Today Kmiec and Litman discuss the politics and constitutional issues of a Senate no-confidence vote. Yesterday they debated the attorney general's uncertain future, and tomorrow they will focus on the legal angles around the firing of U.S. attorneys.

More than just theater

Doug,

Today we focus our attention on the political sphere and the prospect that the Senate will pass a resolution of no confidence in Attorney General Alberto Gonzales. President Bush has dismissed the prospect as "pure political theater," and perhaps you agree. After all, the resolution can do nothing to change the constitutional allocation of power that you emphasized yesterday, which places removal authority firmly in the president's hands, however frustrating that might be to some senators.

The resolution could also be considered "political theater" in the related sense of mere posturing for political leverage, the political equivalent of a dramatic performance. Of course, the same can be said of the political maneuvers in defense of the attorney general, including the President's insistence after the attorney general's disastrous Senate testimony that "The attorney general went up and gave a very candid assessment...in a way that increased my confidence in his ability to do the job."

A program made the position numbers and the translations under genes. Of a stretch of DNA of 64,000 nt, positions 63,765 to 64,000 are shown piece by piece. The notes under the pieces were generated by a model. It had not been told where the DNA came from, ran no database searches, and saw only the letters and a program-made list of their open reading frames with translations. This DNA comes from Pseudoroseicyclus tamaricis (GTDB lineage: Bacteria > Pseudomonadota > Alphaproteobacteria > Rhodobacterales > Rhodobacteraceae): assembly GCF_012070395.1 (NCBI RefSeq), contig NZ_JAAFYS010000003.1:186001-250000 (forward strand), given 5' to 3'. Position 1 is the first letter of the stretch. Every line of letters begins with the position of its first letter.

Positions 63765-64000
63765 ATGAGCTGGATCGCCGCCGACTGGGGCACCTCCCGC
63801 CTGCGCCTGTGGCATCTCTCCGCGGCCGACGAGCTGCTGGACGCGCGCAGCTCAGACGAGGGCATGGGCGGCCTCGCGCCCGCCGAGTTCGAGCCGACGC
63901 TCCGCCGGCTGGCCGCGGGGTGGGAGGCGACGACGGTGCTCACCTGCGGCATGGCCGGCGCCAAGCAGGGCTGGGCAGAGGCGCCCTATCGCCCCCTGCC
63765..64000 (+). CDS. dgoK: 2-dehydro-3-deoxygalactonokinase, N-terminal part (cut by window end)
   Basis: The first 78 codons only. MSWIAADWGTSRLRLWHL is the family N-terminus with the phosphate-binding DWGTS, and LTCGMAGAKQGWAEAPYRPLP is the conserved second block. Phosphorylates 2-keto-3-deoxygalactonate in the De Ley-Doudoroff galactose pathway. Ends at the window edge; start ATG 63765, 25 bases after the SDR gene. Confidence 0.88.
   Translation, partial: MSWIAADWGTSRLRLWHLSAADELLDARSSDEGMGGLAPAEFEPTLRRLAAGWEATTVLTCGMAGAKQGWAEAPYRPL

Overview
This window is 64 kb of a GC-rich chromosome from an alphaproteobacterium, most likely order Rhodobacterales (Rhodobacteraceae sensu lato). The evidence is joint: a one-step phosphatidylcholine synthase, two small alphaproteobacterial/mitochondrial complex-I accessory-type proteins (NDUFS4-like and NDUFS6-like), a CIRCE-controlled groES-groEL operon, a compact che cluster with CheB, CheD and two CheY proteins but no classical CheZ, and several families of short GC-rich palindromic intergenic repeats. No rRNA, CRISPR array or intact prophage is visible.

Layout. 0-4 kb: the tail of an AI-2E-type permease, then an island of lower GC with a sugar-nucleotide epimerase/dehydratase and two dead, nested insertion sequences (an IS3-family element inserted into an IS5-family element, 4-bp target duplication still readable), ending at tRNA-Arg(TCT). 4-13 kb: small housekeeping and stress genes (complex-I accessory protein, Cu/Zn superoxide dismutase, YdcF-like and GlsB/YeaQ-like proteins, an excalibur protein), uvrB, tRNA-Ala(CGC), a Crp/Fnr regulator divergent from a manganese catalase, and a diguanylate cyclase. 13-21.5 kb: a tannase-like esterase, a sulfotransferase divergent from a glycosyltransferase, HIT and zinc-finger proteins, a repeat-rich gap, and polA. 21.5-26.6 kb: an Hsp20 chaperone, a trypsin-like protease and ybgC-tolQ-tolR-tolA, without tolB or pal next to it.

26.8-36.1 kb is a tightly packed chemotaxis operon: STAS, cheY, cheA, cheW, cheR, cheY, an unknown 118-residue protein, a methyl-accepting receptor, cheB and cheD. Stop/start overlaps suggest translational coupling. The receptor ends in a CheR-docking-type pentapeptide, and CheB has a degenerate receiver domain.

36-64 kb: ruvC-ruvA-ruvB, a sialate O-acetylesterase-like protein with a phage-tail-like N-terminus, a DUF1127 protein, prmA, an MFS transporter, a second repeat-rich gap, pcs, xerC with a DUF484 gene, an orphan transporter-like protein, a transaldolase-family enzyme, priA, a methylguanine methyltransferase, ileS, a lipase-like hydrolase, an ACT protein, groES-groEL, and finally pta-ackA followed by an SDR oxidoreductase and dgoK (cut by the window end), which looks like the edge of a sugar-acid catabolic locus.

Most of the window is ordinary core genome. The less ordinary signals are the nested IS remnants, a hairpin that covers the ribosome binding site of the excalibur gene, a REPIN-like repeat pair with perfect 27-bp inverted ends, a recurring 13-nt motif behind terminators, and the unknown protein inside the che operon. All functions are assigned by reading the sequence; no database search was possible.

But theater in this sense comes with the territory. The attorney general is in a struggle for political survival, and his stewardship of the Department of Justice has produced a political crisis for the administration. Political crises produce political theater. Both the Senate leadership and the White House are feverishly trying to position themselves to maximize political advantage (or minimize political fallout). There is nothing anti-constitutional, or even novel, about this. Again we are, as I suggested yesterday, in overlapping spheres of constitutional authority and political prerogative.